How could a character who emotes so much with virtually no dialogue NOT make the top ten—especially when that character is a hopelessly romantic, whimsically eclectic robot whose only friend left on the abandoned futuristic wasteland of Earth is a cockroach that he loves like a labrador? WALL•E is not just another Johnny Five, (although he undeniably looks like J5’s very close cousin) he is an endlessly fascinating character from SCENE ONE of Andrew Stanton’s masterful film.
NUMBER 4: WALL•E
(WALL•E, Pixar Animation Studios, 2008)
Per the norm for Pixar films, WALL•E underwent serious story changes throughout its long gestation. The title character, however, seems to have been pretty solid in the mind of Stanton, who—along with Pete Docter, Joe Ranft and John Lasseter—came up with the idea of the little-robot-who-could way back at that now-famous brainstorming lunch in 1994. Whether he would be fighting aliens or saving gelatinous humans from a demented autopilot, WALL•E would always be himself. What I love so much about him is that he doesn’t do what he does—surviving hundreds of years beyond the other Waste Allocation Load Lifter robots—to send a message about evolved robotic kind. He just does it because that’s what he’s supposed to do.
Despair would take the heart of most of us in his situation, but it doesn’t take WALL•E . He is perhaps so likable because he doesn’t do the “natural” human thing of beating his breast and yelling, “WHY?” to the heavens. WALL•E is pure stoicism in the ancient Greek style—he is 100% in tune with his reality and he deals with it as required every day. From harvesting the parts of deceased WALL•E units to barricading himself in his bunker during wind-storms, WALL•E is pure resiliency—until EVE shows up.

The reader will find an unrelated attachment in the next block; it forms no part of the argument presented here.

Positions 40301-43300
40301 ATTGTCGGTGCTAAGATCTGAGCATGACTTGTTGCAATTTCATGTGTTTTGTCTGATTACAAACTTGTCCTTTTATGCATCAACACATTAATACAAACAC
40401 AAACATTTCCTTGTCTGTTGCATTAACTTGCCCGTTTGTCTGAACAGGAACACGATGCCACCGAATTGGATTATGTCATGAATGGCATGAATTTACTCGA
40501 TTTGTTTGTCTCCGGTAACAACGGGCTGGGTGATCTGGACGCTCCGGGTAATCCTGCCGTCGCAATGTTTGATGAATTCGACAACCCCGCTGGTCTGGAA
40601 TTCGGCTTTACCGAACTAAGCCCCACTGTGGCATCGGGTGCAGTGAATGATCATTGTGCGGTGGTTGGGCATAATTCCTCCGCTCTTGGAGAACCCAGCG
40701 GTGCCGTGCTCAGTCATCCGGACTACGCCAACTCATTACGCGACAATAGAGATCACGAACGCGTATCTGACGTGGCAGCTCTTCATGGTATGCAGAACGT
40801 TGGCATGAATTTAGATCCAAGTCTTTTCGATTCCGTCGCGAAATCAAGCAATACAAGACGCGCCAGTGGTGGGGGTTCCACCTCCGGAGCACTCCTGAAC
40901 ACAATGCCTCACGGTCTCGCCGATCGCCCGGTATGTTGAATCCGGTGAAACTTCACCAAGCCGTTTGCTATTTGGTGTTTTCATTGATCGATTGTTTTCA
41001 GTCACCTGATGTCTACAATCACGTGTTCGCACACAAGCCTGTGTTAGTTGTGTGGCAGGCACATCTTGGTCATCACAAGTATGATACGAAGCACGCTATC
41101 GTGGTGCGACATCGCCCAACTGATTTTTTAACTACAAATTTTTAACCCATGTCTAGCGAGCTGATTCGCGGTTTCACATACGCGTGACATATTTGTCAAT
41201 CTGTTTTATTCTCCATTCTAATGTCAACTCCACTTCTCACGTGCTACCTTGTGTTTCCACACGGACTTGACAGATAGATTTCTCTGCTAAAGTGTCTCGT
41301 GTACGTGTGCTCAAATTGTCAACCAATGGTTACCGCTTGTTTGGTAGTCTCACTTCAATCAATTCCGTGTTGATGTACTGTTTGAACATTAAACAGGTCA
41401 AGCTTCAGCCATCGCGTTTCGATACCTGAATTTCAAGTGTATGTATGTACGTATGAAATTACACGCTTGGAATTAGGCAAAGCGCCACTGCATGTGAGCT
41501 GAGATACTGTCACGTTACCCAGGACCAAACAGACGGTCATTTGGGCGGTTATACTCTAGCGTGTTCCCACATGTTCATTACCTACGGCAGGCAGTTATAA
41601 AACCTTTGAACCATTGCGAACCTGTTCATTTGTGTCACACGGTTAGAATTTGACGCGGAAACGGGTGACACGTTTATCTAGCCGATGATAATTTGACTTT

We know that WALL•E is a romantic from his fascination with his Hello Dolly! video, but his instant infatuation with the beautiful vegetation excavator is still a surprising development in the story. Sure, our plucky protagonist has been alone for so long, it’s possible that an old beat-up swamp cooler would have looked good to him, but you believe as you watch that EVE and WALL•E were made for each other, or at least you believe that WALL•E thinks so. Oh, and he was also meant to save the human race from extinction, which he does as a sub-plot.
There’s nothing artificial about this robot, nothing heavy-handed about the plot, nothing whacked out about robot rights. Sure, one gets the environmental message, but it’s not off-putting, even for a very conservative viewer. The film is beautiful and WALL•E as a character is as brave as he is innocent, as creative as he is pragmatic, as naïve as he is ingenious. His voice (Ben Burtt) is childlike and instantly endearing (“EEE-VUH”). His exclamations are hilarious (WHOA!) and his eyes are so emotive, that he became another instantly classic character in Pixar’s plethora of inanimate objects come to life from the first movie poster.
If you haven’t sat down and enjoyed this film in a while, do yourself a favor and join a small robot who doesn’t know how to give up—definitely a lesson we all need, especially in this fear-mongering, death, grief, sorrow and murder age.
“Put on your Sunday clothes, there’s lots of world out there!”